Donkey Kong (Game Boy)

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US box art.

Donkey Kong is a platform action game developed by Nintendo and Pax Softnica and published by Nintendo for the Game Boy on 1994-06-14. In the first four levels, the game appears to be a simple port of the original arcade game, but, once you finish the fourth stage, you discover that the game has been expanded to 100 unique stages, each with new monsters, items, and techniques. Some of the game mechanics come from the original arcade game, others were borrowed from Donkey Kong Jr., Yume Kojo: Doki Doki Panic, and a whole host are brand new for the game.

Personal

I remember seeing this game on lists of the best Game Boy games, so, I started playing it, but it just looked like a simple port of the arcade game. Since video game rating web sites frequently rank ports high on their lists just because the original was well-received, I stopped playing after only the first stage. However, sometime later, I was looking for another Game Boy game to play and saw this ranked as the best game on the platform, so I decided to look into it a bit deeper. After beating the fourth stage, I saw that it was actually a totally new game that just started like the original. I began playing the game properly, initially enjoying it quite a bit, but, as the game began to drag on, one very simple level after another, I started getting bored and began playing it in short sessions. I finally finished it on 2021-03-15. After finishing it, I wondered how this could possibly receive the praise that it did since it's a fairly pedestrian platformer, but then I remember that it was for the Game Boy, which didn't have very many good platformers.

Status

I don't own this game, but I've beat it.

Review

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5 5 4 4 6

Best Version: Game Boy

— This section contains spoilers! —

Good

  • There are a whole lot of new levels with new items, monsters, and objects to manipulate the environment. And, the levels aren't just typical avoidance or attack levels like the original game, many of them include puzzle solving.
  • The game rewards you for taking the more difficult path (and collecting Pauline's items) by giving you a minigame at the end of the stage to earn more lives.
  • The game not only saves your progress, but it keeps track of your best scores on every level, which is nice.
  • The combination of Donkey Kong and Donkey Kong Jr. levels added a nice amount of familiarity.
  • I like how the game reminds you of the special moves in the cut scenes. This was certainly a more entertaining way to learn them than having to read the manual, although the manual it well-made also.
  • The game has wonderful Super Game Boy support, which is always nice.

Bad

  • I found the boss stages to be strangely easier than most of the regular stages leading up to them, which was a bit of a let down.
  • The game gives you so many free lives, you'd have to be particularly awful to ever see a game over. In my very first play through, I maxed out the lives at 99. Part of the reason is that the most difficult stages give you a 1up early on, ensuring you can play the level forever until you beat it, but the real problem is with the minigames. The spinner is easy to match, and the slot machine is especially easy to game. You only get 1 life if you line up three rare hammers, but you also get 2 free lives simply by getting two very common Mario heads anywhere. So, even if your first slot is a hammer, you should still try for Mario heads rather than three hammers because you'll get more lives, and it's much easier to do.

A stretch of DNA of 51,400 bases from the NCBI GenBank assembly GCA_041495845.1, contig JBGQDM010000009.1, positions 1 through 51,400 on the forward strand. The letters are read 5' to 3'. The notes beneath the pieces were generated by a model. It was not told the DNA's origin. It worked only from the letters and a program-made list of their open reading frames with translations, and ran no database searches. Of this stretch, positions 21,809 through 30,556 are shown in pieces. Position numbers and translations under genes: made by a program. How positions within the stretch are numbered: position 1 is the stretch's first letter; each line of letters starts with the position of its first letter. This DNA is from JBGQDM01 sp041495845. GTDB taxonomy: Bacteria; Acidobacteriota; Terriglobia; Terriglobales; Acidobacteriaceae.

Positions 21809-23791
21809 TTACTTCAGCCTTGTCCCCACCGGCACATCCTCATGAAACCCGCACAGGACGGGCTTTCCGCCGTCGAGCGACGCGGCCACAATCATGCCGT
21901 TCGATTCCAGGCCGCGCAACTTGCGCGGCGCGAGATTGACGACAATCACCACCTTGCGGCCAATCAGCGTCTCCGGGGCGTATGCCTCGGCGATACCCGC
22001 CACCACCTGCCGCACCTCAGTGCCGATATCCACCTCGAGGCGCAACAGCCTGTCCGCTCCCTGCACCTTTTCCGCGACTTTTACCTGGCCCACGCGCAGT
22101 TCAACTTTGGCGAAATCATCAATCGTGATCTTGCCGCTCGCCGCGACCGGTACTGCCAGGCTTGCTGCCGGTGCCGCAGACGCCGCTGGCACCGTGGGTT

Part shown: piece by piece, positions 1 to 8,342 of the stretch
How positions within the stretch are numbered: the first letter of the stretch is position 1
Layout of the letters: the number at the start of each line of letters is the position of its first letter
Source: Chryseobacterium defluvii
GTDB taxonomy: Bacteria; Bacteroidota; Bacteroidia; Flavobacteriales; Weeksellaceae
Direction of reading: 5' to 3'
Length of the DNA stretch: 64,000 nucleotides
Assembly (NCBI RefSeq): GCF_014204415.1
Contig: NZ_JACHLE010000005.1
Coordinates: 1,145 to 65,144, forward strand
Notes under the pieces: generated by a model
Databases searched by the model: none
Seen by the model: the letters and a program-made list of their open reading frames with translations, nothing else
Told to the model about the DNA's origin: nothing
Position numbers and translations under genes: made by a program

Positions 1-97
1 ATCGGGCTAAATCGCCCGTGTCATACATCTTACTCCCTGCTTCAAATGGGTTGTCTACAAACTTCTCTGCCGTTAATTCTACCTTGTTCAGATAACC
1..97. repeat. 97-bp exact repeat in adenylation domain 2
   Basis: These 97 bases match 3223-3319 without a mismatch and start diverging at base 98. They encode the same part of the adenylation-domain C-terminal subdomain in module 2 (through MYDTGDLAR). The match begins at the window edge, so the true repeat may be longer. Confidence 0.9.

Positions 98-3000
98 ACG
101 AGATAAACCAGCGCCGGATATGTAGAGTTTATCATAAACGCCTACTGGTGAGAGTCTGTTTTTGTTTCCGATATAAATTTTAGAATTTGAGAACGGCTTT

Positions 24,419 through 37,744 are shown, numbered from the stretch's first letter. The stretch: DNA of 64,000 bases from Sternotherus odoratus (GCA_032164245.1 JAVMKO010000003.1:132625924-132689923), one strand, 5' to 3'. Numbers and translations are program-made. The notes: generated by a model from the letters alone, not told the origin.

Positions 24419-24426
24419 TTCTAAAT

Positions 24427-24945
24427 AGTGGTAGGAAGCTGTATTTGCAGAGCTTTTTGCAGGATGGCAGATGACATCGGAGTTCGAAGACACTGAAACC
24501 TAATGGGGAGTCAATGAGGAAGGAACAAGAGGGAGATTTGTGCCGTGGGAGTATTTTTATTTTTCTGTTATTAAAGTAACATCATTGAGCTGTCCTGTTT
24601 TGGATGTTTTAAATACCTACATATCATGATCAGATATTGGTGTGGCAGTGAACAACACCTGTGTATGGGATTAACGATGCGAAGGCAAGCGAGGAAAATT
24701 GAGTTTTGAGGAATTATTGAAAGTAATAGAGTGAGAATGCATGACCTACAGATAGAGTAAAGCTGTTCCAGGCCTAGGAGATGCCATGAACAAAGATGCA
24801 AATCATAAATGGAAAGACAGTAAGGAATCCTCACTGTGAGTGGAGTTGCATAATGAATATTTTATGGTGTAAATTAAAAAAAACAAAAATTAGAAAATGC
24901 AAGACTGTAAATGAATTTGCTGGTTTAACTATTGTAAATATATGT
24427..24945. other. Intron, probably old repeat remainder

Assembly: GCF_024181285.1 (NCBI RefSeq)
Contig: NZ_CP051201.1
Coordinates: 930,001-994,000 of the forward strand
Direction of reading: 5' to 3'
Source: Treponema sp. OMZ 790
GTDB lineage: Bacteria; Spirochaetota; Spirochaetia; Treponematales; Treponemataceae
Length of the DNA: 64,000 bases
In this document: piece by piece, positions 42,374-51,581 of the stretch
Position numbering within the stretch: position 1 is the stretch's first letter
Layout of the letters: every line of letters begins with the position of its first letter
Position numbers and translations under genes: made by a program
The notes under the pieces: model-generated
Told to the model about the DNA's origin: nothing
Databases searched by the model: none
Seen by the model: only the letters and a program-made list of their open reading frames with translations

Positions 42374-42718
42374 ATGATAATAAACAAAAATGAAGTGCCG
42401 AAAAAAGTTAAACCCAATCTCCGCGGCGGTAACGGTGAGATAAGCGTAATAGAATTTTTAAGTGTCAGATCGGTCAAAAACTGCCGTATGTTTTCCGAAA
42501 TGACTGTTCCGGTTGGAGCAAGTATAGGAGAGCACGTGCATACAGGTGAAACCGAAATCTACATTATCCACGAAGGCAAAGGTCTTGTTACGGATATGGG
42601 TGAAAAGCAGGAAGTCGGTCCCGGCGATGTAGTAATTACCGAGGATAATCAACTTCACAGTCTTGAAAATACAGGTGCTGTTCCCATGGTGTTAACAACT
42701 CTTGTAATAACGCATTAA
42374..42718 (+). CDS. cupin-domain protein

• Although every stage is different, most of them are just minor variations on a theme and don't require much skill, so, even with 100 levels, by the end of the game, I was pretty bored.
  • Though it's used well as a game mechanic, it doesn't make sense that you can't jump onto ladders, but you can jump onto vines.
  • In the later stages, where I did start to die more frequently, I was annoyed with the long delay between dying and starting over.
  • The final boss battle sees a huge ramp up in difficulty. While I don't mind it, it's a bit unfair to have such an easy game end with a vastly more difficult final boss.
  • I'm a bit confused as to why Nintendo didn't give the game a different title, or, at the very least, a subtitle to differentiate it from the original game. Anyone seeing just the cover would probably assume it was a clone of the arcade game.
  • Save the princess again? I get it, it was the plot of the original, but, with all they added to the game, something new could have been done with such a tired motif.

Ugly

  • Nothing.

Media

All regions use the same fantastic cartoon art. Donkey Kong and DK Jr. both clearly enjoy aggravating Mario with the kidnapping of Pauline, and Mario is angry and violent as he bashes his way through the dangerous construction site. I like the reuse of the original arcade game's lettering.

Box Art

Documentation

Graphics

Videos

Commercial.
Longplay.

Credits

Roles Staff
Executive Producer Hiroshi Yamauchi
Producer Shigeru Miyamoto
Directors Masayuki Kameyama, Takao Shimizu
Main Programmers Masayuki Hirashima, Yoshiaki Hoshino
Co-Programmer Motoo Yasuma
C. G. Designers Takaya Imamura, Hideo Kon, Kenta Usui
Sound Composer Taisuke Araki
Course Designers Masayuki Kameyama, Hideo Kon, Katsutomo Maeiwa, Kuniko Sakurai, Takao Shimizu, Kenji Umeda, Kenta Usui
Special Thanks To Shigeki Yamashiro
Illustrator Yoichi Kotabe
Manual Editor Atsushi Tejima

Titles

Language Native Transliteration Translation
English Donkey Kong
Japanese ドンキーコング Donki Kongu Donkey Kong

Links

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